SWEENY

A 2013 graduate from Columbia High School, Bernard Rafael Flores is still beating down doors to continue playing football.

On Friday, Flores will report to the Duke City Gladiators of the Indoor Football League in Albuquerque, New Mexico.

“This is my third year in arena football. For two years I was with the Amarillo Venom in the Champions Indoor Football League until the league folded,” Flores said. “I hooked onto Duke City and this is my first year with them.”

At 6-foot-6 385 pounds, Flores has mostly played nose guard or on the offensive line, but in the last three seasons he’s picked up the center position.

“This has been a totally different game because in outdoors it’s 11 on offense, 11 on defense, but in arena it’s eight on offense, eight on defense,” Flores said. “The field is 50 yards long and 25 yards wide, so there is a lot more contact and it is a lot more physical. I guess one good part is less running which is the best part.”

Flores has had success with indoor football making first team All Champions Indoor Football League in 2018 and making the second team in 2019. He played both ways, blocking some kicks in the process and also scoring three touchdowns on offense.

“My quarterback in Amarillo, Nate Davis played for the San Francisco 49ers and he made it easy for me to play center for him,” Flores said. “He went to the Duke City Gladiators after our team folded in Amarillo and he told the team about me and they called me up.”

The Indoor Football League has 13 members with two teams in Arizona, California and Iowa and single teams in North Dakota, Illinois, South Dakota, Texas, Washington, Wisconsin and New Mexico.

Right after graduating Columbia High School, Flores played at Cisco Junior College and then went on to Texas College in Tyler to finish up his college eligibility. So far Flores has enjoyed the action that indoor football creates.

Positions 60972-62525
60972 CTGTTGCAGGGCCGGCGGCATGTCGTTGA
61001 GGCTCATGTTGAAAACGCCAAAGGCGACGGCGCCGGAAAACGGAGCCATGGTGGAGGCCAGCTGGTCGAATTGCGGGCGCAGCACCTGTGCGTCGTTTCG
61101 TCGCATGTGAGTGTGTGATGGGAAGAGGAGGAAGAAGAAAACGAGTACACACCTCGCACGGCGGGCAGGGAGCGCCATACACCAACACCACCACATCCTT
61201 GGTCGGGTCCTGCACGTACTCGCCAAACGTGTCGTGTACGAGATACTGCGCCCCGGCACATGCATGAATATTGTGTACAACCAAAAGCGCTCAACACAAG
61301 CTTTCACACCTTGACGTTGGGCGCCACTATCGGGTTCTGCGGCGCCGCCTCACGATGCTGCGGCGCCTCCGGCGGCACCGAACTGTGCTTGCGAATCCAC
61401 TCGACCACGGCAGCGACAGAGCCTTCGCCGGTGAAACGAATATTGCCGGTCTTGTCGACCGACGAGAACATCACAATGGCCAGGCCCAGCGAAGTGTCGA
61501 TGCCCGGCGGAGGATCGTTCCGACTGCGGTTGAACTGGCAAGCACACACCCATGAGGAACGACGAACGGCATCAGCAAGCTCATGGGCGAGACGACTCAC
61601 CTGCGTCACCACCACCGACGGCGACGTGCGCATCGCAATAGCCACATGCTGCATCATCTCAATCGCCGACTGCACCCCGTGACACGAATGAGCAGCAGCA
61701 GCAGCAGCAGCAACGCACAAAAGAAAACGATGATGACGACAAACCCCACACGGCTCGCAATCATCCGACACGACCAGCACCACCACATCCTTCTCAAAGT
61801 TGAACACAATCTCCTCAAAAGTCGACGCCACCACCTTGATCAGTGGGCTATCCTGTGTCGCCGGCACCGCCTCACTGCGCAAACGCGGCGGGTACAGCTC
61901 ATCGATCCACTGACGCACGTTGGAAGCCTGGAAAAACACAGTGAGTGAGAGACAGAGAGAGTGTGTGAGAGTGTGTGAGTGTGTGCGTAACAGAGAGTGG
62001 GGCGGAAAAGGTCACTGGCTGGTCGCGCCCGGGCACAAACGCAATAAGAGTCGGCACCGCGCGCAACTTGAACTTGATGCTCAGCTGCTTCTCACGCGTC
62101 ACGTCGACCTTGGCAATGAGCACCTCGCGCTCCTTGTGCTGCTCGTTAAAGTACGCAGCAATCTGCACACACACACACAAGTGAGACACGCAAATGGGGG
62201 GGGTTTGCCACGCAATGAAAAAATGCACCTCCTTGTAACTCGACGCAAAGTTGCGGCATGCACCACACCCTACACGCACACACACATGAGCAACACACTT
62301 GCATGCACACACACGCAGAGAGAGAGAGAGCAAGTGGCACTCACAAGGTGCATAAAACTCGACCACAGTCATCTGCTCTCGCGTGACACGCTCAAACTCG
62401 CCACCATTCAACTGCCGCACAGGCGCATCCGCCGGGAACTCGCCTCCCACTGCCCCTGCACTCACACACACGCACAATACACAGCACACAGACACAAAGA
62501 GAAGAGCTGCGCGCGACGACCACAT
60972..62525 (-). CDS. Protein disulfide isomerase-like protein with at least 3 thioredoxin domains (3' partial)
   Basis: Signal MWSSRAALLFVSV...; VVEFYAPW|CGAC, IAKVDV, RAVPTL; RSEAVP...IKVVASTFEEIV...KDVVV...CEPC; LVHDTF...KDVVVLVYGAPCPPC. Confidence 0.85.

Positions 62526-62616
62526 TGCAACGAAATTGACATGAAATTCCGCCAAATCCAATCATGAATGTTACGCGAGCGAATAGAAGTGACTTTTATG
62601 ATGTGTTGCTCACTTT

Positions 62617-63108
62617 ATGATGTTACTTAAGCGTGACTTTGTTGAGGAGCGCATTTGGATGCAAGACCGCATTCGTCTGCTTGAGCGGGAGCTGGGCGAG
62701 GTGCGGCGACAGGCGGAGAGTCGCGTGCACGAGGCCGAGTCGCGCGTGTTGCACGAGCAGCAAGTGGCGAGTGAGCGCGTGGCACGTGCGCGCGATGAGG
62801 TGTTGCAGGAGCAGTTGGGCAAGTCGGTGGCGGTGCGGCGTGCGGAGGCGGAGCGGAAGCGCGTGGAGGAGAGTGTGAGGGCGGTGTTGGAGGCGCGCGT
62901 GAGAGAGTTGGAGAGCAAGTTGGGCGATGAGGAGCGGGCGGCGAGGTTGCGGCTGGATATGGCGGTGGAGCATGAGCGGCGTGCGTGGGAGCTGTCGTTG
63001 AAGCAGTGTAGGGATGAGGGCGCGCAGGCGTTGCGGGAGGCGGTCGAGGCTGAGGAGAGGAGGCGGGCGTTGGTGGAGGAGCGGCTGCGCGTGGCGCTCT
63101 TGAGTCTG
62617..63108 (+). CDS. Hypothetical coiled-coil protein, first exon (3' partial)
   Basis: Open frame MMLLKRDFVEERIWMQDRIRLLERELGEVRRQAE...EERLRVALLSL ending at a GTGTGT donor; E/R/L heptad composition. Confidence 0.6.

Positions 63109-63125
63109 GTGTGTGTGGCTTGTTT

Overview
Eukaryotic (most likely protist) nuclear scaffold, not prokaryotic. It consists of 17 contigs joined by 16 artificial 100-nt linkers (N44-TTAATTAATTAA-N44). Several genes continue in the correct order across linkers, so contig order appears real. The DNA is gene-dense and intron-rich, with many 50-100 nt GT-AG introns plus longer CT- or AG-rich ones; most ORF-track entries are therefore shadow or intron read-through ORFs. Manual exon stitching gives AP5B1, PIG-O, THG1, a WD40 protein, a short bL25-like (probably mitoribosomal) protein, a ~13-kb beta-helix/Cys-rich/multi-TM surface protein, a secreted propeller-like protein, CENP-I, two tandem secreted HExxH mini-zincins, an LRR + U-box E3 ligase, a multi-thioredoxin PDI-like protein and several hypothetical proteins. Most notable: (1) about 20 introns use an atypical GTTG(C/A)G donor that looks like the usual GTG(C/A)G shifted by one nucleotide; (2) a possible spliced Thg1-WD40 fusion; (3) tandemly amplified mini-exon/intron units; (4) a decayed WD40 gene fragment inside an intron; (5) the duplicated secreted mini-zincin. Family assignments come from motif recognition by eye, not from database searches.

“It’s been something different so I’ve had to get used to playing that,” he said. “My first year I played guard and the guard could actually go out for passes in arena football. It was all kind of different and I had to get use to the loud noise, because we play in basketball stadiums as they just roll out the astro turf and everybody is like right on the wall.”

One of the things Flores also had to get used to in arena football was getting rid of the ball quickly.

“The fact that it’s only three linemen and they can get blitzed by linebackers is just crazy,” Flores said. “In arena football the quarterback gets rid of the ball in two to three seconds, so I have to snap the ball before the receivers are 3 yards downfield. Now receivers get a 2-yard head start before you snap the ball.”

Most of his offseason workouts were specifically designed to get faster snapping the ball. Even though he trained on being an all-around talent on the field, he had to do something more challenging. Flores had to make certain he was sure to continue playing after becoming a parent in January.

“I’ve always had one foot in, one foot out after college, and this was just something that I’ve been used to doing,” he said. For me I’ve always second- guessed whether I wanted to do it or not. But if I could just buckle down and devote myself to it, I could possibly move on elsewhere.”

That somewhere else could be another league, possibly the XFL or maybe even Canada.

“Seeing that I got an opportunity, I just wanted to play,” he said. “This new league has been getting a lot of praise. They were paying pretty decent and Marshall Lynch owns the Oakland Panthers, so it is a league of opportunity.”

After a couple of weeks of working out, Flores and his Duke City Gladiators will open the season in Frisco on March 12.

“I am hoping some of my family gets to go up and see me for that game,” Flores said. “For me the hardest part will be leaving my family.”

Joel Luna is sports editor for The Facts. Contact him at 979-237-0160.

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